“What has been my prettiest contribution to the culture?” asked Kurt Vonnegut in his autobiography Palm Sunday. His answer? His master’s thesis in anthropology for the University of Chicago, “which was rejected because it was so simple and looked like too much fun.” The elegant simplicity and playfulness of Vonnegut’s idea is exactly its enduring appeal. The idea is so simple, in fact, that Vonnegut sums the whole thing up in one elegant sentence: “The fundamental idea is that stories have shapes which can be drawn on graph paper, and that the shape of a given society’s stories is at least as interesting as the shape of its pots or spearheads.” In 2011, we featured the video below of Vonnegut explaining his theory, “The Shapes of Stories." We can add to the dry wit of his lesson the picto-infographic by graphic designer Maya Eilam above, which strikingly illustrates, with examples, the various story shapes Vonnegut described in his thesis. (Read a condensed version here.)
The presenter who introduces Vonnegut's short lecture tells us that “his singular view of the world applies not just to his stories and characters but to some of his theories as well.” This I would affirm. When it comes to puzzling out the import of a story I’ve just read, the last person I usually turn to is the author. But when it comes to what fiction is and does in general, I want to hear it from writers of fiction. Some of the most enduring literary figures are expert writers on writing. Vonnegut, a master communicator, ranks very highly among them. Does it do him a disservice to condense his ideas into what look like high-res, low-readability workplace safety graphics? On the contrary, I think.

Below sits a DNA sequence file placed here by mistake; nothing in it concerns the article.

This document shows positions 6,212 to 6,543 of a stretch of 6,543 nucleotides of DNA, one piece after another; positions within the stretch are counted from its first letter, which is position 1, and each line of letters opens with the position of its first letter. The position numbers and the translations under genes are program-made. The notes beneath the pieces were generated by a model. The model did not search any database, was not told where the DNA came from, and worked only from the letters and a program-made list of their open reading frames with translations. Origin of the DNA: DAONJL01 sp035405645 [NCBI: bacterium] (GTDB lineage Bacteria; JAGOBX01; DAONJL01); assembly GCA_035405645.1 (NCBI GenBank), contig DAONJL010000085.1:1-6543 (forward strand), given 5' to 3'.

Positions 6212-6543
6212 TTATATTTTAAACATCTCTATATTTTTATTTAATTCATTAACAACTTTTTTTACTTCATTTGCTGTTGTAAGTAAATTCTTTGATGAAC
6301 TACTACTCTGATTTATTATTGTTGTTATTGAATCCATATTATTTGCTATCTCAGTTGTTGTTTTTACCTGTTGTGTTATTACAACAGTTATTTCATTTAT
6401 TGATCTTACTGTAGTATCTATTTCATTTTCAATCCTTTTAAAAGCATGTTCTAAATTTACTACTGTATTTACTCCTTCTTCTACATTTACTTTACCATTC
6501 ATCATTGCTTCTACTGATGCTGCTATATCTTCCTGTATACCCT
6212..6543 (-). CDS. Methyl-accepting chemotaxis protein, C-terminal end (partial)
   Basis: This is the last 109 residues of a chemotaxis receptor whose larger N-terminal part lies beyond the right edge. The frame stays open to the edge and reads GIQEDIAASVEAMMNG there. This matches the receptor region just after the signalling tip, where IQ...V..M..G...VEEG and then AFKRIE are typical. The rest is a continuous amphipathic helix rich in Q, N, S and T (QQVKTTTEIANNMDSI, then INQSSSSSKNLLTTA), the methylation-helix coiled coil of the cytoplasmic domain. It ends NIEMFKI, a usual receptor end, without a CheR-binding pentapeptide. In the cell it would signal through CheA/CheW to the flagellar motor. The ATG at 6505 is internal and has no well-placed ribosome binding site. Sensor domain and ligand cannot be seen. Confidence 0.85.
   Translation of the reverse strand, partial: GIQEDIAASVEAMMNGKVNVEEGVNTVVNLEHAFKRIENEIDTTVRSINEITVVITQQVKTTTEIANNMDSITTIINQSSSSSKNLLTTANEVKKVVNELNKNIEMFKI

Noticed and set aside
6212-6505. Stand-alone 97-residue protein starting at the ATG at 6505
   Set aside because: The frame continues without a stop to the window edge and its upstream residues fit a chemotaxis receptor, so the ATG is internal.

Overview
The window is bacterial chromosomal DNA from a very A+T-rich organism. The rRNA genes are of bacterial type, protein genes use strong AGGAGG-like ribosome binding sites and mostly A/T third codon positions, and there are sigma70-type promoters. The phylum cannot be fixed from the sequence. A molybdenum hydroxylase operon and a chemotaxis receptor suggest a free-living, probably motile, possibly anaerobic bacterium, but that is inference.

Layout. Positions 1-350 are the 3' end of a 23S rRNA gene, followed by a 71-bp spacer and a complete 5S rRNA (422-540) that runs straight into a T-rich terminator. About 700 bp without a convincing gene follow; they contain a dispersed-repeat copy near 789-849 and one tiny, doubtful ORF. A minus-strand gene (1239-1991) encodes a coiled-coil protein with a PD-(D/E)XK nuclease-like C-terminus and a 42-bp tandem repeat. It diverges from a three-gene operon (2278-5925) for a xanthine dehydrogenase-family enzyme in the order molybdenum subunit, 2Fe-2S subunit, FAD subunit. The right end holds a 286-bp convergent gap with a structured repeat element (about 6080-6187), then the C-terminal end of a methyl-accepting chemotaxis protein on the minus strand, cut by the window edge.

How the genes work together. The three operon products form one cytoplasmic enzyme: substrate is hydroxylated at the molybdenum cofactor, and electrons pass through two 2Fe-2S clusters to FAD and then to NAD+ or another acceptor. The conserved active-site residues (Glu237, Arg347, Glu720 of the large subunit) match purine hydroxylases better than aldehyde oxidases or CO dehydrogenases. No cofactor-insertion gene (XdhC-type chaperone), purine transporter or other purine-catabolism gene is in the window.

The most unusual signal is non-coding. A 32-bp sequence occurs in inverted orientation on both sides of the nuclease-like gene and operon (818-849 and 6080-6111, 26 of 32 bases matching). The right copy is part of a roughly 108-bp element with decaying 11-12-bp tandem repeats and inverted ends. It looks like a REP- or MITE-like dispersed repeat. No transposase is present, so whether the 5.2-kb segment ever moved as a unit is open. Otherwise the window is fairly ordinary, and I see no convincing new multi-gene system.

Though the design may be a little slick for Vonnegut's unapologetically industrial approach, he'd have appreciated the slightly corny, slightly macabre boilerplate iconography. His work turns a suspicious eye on overcomplicated posturing and champions unsentimental, Midwestern directness. Vonnegut’s short, trade publication essay, “How to Write With Style,” is as succinct and practical a statement on the subject in existence. One will encounter no more a ruthlessly efficient list than his “Eight Rules for Writing Fiction.” But it’s in his “Shapes of Stories” theory that I find the most insight into what fiction does, in brilliantly simple and funny ways that anyone can appreciate.